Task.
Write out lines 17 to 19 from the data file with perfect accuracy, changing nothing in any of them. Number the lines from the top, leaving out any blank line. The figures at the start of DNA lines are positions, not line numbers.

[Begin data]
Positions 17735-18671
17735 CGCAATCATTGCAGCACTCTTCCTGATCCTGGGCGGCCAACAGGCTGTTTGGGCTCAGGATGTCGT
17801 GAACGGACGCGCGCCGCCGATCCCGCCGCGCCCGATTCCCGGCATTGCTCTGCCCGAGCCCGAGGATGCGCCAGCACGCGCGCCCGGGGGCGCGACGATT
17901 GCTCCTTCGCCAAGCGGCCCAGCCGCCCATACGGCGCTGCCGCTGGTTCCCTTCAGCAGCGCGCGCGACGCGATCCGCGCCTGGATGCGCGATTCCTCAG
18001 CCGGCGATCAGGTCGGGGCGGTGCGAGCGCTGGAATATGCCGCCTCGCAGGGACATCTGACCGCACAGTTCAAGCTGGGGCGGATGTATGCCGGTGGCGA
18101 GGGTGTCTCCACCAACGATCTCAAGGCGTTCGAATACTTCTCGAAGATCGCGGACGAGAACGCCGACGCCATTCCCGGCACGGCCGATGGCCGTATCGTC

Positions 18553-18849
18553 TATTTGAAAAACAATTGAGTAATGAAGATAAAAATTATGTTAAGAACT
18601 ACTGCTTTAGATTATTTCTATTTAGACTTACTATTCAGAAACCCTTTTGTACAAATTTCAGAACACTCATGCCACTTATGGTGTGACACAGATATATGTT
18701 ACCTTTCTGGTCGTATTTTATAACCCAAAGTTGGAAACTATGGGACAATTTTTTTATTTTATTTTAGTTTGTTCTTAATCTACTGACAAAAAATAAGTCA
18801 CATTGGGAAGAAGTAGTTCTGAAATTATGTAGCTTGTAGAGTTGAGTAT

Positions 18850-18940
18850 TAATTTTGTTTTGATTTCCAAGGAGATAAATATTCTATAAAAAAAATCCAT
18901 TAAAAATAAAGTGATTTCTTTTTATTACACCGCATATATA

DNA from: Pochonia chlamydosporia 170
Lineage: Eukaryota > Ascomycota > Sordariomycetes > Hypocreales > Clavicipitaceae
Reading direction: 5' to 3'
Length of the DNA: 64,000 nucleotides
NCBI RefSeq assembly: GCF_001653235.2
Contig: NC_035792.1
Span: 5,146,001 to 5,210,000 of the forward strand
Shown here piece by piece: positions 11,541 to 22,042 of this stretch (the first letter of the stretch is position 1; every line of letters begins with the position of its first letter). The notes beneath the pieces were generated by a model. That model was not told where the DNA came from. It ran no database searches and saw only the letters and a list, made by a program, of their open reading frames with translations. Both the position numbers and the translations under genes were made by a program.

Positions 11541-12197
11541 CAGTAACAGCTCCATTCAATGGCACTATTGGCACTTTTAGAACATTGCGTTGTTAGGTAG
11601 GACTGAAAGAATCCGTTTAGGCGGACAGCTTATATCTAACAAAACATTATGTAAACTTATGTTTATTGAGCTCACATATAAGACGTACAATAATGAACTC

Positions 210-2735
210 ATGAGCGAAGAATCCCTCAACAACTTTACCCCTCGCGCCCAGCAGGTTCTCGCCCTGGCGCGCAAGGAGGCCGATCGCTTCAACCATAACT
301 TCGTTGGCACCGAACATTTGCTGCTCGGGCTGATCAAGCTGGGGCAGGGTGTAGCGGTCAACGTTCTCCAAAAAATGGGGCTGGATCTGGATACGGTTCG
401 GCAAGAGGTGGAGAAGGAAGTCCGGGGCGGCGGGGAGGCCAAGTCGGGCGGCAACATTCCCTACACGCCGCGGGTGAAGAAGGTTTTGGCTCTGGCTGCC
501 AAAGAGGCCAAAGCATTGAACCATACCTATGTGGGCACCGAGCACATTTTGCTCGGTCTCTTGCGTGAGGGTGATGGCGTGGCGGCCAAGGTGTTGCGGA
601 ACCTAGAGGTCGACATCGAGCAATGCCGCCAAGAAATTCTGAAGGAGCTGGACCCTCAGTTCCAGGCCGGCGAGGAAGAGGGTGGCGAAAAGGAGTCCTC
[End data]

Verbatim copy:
Reading direction: 5' to 3'
Length of the DNA: 64,000 nucleotides
NCBI RefSeq assembly: GCF_001653235.2